know what it is to be blessed. It

is no wonder that even the

most cynical, self-centered

adventurers are willing to

follow a paladin into battle.

Now, imagine that you

have violated the Code and

have lost your powers. The

first thing to leave you is your

immunity to fear. Doubts worm

their way into your mind. You

begin to falter and become

uncertain of your actions.

Others notice the subtle signs:

the sweat on your brow, the

shaking of your sword arm,

and your inability to look them

in the eye. In battle, you

attempt to smite your foe, but

your ability to smite evil has

left you, making the fight a

desperate one. Your noble

warhorse smells the taint on

your soul and refuses your orders, eventually not

Call of Duty – A Paladin’s Sourcebook: Chapter 2: Roleplaying Paladins

• Only a specific weapon type or types,

(swords and lances, bludgeoning

weapons, etc.) or perhaps only a god’s

favored weapon, may be used (tactical)

Remember that adding to the Code of Conduct

can make an already difficult class to play even

more so. Do not make the paladin class

unplayable. Adding one or two additional

requirements to the Code to customize it to your

campaign is more than enough. The Code should

not be so strict that paladins cannot vigorously

fight evil.

even letting you ride him. As you walk, you grow

tired from your wounds, but cannot heal them, and

feel a cold coming on.

However, worst of all is the feeling of

loneliness. As a paladin, you were

never alone. The power of the

divine was always there, like a

comforting friend, a suit of

impregnable armor, or the sun at

your back. It whispered advice,

both in times of combat and

peace, and urged you on in

times of sorrow or doubt. It was

more than a “good feeling”; it

was tangible, as real as your

now aching heart. The

realization of what you have lost

always leaves a hollow space in

your heart, and a heavy burden on

your mind.

Atonement for an ex-paladin is only

possible for those who violated the Code

but did not commit an evil act. Those who

can atone usually do. The physical pain of

losing your powers and the all-encompassing

fear can drive an ex-paladin to great lengths

to atone.

“Fallen paladins” are those who cannot

atone. They cope with this loss in different

ways. Most simply bear it until their deaths,

and look forward to experiencing the same

bliss in the afterlife. Some refuse to

simply accept their fall and endlessly try

to redeem themselves, even though it is

futile. Others shift the blame for their fall

on the deity or force that called them and turn

to chaos or evil, even becoming blackguards or

chaos knights.

45


Chapter 3: A Variety of Paladins

A paladin can be defined simply as

a heroic knight. However, do not

let the stereotype of a knight in

shining armor blind you to what a

paladin can be in your campaign.

A heroic knight need not wear

armor or wield a sword. A paladin

can be a lightly armed

swashbuckler, a sharpshooter, or

even a spell-slinging wizard. The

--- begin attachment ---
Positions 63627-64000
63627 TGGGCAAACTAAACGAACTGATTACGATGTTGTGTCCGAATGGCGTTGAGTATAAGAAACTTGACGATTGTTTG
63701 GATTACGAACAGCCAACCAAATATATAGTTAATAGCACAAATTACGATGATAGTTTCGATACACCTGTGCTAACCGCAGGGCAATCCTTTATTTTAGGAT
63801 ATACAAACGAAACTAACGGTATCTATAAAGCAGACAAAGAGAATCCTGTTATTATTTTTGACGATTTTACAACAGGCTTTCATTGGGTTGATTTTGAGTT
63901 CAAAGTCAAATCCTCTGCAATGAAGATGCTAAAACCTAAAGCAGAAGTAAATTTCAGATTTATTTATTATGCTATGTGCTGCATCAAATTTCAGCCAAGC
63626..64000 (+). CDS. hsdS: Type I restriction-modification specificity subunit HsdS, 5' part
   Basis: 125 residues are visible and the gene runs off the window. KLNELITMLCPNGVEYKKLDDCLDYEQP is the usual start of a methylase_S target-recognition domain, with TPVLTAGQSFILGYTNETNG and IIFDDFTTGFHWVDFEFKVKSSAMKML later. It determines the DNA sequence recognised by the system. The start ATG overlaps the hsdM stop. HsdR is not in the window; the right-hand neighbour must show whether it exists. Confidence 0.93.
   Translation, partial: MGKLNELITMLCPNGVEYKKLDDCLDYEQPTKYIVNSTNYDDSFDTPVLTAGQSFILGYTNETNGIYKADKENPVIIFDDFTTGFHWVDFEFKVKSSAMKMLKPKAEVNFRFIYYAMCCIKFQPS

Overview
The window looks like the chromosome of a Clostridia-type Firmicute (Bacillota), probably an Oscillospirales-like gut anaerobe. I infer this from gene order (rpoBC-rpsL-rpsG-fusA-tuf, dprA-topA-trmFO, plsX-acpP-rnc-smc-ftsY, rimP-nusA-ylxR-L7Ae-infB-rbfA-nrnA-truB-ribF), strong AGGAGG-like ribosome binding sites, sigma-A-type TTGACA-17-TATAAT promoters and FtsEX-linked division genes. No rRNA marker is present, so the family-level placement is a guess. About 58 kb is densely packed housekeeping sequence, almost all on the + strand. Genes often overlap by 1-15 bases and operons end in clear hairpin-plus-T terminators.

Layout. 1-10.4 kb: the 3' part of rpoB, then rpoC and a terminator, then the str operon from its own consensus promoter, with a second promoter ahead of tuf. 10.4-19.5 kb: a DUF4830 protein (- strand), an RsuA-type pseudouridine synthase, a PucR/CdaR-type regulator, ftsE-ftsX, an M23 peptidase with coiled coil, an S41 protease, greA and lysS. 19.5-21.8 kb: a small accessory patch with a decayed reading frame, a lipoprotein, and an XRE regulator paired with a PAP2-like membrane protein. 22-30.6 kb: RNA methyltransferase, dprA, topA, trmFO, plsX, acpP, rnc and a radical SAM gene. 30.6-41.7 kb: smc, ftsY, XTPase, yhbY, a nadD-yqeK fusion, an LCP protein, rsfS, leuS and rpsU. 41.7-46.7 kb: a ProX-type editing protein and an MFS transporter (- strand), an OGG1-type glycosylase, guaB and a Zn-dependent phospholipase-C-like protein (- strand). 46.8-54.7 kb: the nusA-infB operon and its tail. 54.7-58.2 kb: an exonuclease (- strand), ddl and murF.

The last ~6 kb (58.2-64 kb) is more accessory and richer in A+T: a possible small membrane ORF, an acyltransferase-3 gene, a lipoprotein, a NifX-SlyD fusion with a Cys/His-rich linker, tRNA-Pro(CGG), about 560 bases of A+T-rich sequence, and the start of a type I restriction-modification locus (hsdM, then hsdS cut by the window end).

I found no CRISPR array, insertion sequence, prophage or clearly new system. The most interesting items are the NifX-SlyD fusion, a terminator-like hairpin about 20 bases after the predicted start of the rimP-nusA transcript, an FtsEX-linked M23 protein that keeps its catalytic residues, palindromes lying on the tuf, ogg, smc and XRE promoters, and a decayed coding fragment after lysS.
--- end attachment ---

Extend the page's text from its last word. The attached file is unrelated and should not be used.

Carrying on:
skill set of a paladin is less

important than their dedication to

fighting evil and protecting the

innocent.

Below are some ways to make

individual paladins unique.

Multiclassing

Even if you enforce the rule

that paladins cannot multiclass

then return to gaining paladin

levels (see the boxed text for other

ways to handle it) there is still room

for a multiclassed paladin.

Many paladins pursued other

careers before answering the call of

duty. Most were fighters or clerics, but

many started as sorcerers or even

monks. Sometimes paladins choose

to stop advancing as a paladin and

take up other paths.

However, being a paladin is more

than having a set of skills and abilities.

Characters who stop advancing as a

paladin, in order to pursue other skills,

still consider themselves paladins

above all else.

Multiclassed paladins treat their

other classes as skill sets, not as

identities, no matter how many levels

they have of each class. Suppose you

encounter a high level group

containing a sorcerer 1/paladin 19, a

rogue18/paladin 2, a fighter7/dwarven

defender 10/paladin 3, a cleric

19/paladin 1, and a monk19/paladin 1.

If you ask them “Who are you?” they

would respond with one answer:

We are paladins.

Multiclass Archetypes

Listed below are some ideas

about multiclassing paladins. Advice

46

Variant Rule: Multiclassing

Paladins

Paladins are not allowed to

multiclass and then return to the

paladin class. Once multiclassed,

they can never return. But it

doesn’t have to be that way in your

campaign. The paladin’s

multiclassing restriction (and the

same restriction on monks) is not

there for game balance, it is for

flavor.

You can rule that in your

campaign, paladins can freely

multiclass with certain other

classes, or any class. Allowing

them to freely multiclass with only

certain classes encourages certain

character types in your campaign.

For instance, you could rule that a

paladin multiclassing as a cleric or

with certain prestige classes may

return to the paladin class later. A

paladin/cleric could be a combat

healer, or have a more religious role

in her paladin’s order. An order of

dwarven paladins may include

many paladin/dwarven defenders.

The best option, however, is to

allow paladins to multiclass just like

other classes. Players have more

fun if they have more choices.

is given on both the game play and roleplaying

aspects of each choice.

Many of the prestige classes

in this book reward or require

multiclassing from the paladin

class.

Cleric/Paladins: The Hospitaller

Gameplay: Multiclassed

cleric/paladins can be a weak

choice if you are not careful.

Either put only one level into the